Nancy Rae Industries, an e-tailer that specialized in heart rate and body fat monitors and other electronics and accessories, has filed for Ch. 7 bankruptcy, leaving the likes of Polar, Acumen, Accufitness, Tanita and Omron in the lurch, not to mention dozens of customers who had bought product as late as six days before the filing.
The website (www.nrindustries.com), however, was left up until Oct. 3, although the webmaster, who is also owed about $5,000, took down the credit card and order forms and put up her own rather humorous warning messages on the contact pages (see page copy that appears only at www.snewsnet.com and not in the PDF news digest).
In the bankruptcy documents filed Sept. 11 with the U.S. Bankruptcy Court, Northern District of Illinois, the Gurnee, Ill.-based, company led by Gary Sugerman claimed liabilities of $309,043.94 and assets of $3,000, including $1,000 in a bank account and the remainder in the value of office chairs, packing supplies and software.
The bankruptcy left 152 unsecured creditors, including an array of industry suppliers. According to the court filing, the largest amount owed was to Omron distributors BV Medical, $52,084; others include Tanita, $31,761; Polar Electro, $11,916; Sportline, $18,729; as well as Suunto (owned by Amer Group), $6,196; Accufitness, $2,888; and small start-up heart rate monitor company Ekho, $2,190.
"Oh well, we can't dwell on it and we can only look forward," Cory Mortensen, Ekho president, told SNEWS. "It didn't feel good, I'll tell you that."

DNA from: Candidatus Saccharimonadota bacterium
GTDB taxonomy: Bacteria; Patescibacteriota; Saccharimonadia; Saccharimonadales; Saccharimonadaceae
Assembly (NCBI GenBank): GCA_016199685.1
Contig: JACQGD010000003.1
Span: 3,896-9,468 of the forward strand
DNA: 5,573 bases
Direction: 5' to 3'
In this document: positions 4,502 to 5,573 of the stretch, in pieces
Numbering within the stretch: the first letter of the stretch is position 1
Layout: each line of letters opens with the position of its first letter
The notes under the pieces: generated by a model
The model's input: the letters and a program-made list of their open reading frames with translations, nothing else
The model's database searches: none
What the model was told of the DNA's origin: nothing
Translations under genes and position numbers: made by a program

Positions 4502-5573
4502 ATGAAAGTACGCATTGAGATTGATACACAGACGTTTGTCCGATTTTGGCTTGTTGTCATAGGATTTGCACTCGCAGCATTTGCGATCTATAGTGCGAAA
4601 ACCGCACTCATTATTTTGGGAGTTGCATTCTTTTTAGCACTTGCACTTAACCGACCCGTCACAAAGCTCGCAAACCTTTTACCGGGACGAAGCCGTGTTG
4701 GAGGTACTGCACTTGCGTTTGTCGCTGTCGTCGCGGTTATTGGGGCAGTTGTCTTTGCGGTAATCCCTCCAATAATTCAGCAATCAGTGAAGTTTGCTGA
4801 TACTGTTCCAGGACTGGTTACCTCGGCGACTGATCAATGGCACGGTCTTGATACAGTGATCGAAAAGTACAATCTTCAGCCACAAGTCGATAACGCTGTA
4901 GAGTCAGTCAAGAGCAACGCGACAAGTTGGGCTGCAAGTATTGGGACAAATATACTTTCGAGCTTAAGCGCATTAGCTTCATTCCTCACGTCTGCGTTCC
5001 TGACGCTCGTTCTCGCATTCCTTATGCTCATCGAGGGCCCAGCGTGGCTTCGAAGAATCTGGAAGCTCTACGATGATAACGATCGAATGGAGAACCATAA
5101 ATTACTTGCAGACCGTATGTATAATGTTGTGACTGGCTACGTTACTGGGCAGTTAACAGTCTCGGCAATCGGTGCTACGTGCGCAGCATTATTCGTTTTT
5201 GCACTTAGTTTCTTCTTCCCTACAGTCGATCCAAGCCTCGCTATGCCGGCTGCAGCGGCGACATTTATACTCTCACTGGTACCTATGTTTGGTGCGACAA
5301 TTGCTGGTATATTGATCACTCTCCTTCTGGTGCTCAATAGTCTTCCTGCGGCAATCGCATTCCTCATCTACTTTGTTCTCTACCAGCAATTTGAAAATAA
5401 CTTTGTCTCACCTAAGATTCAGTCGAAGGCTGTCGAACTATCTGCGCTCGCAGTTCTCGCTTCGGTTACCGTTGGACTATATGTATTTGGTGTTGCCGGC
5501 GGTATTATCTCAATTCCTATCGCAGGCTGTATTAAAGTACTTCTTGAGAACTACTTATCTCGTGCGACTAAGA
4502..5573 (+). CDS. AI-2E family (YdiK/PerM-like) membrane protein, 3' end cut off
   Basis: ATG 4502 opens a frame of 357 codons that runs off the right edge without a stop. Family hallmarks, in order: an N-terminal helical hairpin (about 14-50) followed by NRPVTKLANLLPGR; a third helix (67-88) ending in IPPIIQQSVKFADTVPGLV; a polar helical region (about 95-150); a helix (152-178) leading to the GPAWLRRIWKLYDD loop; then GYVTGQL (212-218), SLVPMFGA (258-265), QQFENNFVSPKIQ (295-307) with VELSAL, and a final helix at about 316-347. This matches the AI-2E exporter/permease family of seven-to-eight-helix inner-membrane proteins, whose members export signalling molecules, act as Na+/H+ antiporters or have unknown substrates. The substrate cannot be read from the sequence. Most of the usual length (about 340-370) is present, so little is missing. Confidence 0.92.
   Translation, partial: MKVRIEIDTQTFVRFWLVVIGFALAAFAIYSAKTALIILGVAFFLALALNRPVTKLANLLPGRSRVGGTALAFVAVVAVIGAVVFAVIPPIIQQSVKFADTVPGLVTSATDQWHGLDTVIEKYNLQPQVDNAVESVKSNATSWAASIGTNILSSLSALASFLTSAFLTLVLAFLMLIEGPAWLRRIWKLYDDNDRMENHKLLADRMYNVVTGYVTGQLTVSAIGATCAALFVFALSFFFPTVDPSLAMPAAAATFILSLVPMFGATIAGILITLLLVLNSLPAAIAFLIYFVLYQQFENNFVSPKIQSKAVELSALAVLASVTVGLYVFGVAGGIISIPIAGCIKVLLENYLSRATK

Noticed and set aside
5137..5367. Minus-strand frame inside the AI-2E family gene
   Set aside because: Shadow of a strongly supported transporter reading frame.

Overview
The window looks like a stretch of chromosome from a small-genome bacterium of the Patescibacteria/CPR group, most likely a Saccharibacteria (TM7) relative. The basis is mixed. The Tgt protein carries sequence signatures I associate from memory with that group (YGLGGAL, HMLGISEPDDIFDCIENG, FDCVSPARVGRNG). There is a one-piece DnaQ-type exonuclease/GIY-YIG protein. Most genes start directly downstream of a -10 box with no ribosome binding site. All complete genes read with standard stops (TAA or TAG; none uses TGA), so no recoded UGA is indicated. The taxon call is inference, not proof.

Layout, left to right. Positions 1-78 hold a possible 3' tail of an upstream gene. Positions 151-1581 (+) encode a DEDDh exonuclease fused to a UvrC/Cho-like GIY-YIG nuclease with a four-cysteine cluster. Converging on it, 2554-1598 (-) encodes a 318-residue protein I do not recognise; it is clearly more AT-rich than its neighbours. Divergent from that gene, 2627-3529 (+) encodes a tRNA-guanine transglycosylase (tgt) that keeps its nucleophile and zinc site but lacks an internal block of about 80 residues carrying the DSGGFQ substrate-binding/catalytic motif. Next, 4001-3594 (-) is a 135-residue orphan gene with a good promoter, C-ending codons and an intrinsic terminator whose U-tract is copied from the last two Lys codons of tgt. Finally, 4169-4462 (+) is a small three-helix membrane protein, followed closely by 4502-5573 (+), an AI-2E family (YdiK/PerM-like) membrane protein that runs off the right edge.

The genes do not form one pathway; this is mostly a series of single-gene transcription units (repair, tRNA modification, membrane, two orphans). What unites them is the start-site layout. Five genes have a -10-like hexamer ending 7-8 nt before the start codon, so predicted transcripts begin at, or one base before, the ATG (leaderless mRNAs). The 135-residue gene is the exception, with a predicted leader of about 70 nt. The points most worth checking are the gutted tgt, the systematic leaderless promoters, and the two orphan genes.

Mortensen said he got his company on the site in April, only a few months after launching Ekho in March. He said he began to get suspicious when the Nancy Rae company was delinquent on four invoices, yet placed another order as late as Sept. 2. After he contacted the company about the seeming discrepancy, it faxed an order cancellation but sent no payment.
"I feel bad for them. You hate that to happen to anybody," Mortensen added. "But we can thank them for the people they hooked on Ekho."
BV Medical declined comment, stating the company was going to wait until the creditors meeting to see what it would do. Unsecured creditors normally receive no compensation or reimbursement as part of a Ch. 7 filing and cannot approach the company for money even when it exits the plan. The creditors' meeting, for which 740 notices were sent by the court, is Oct. 16 at 3 p.m. at the Babcox Justice Center in Waukegan, Ill.
Matt Chalek of Accufitness said the Nancy Rae company got slower and slower to pay, with the president even telling its suppliers only weeks before the filing that it was switching banks and therefore wouldn't have checks to pay them for a couple of weeks. Accufitness, which finally sent a collection letter about two weeks before the filing, said it has simply written off the loss.
The documents indicate the company, only in business as this type of company and on the web since approximately late 2002, paid large amounts to seed search engines and paid large per-click sums to these engines ($2 to $5, according to insider sources) for customers that came to the website from these engines -- inordinately large amounts considering its income. That meant it was spending more to get customers to the site than it was earning from sales, plus it was offering free shipping.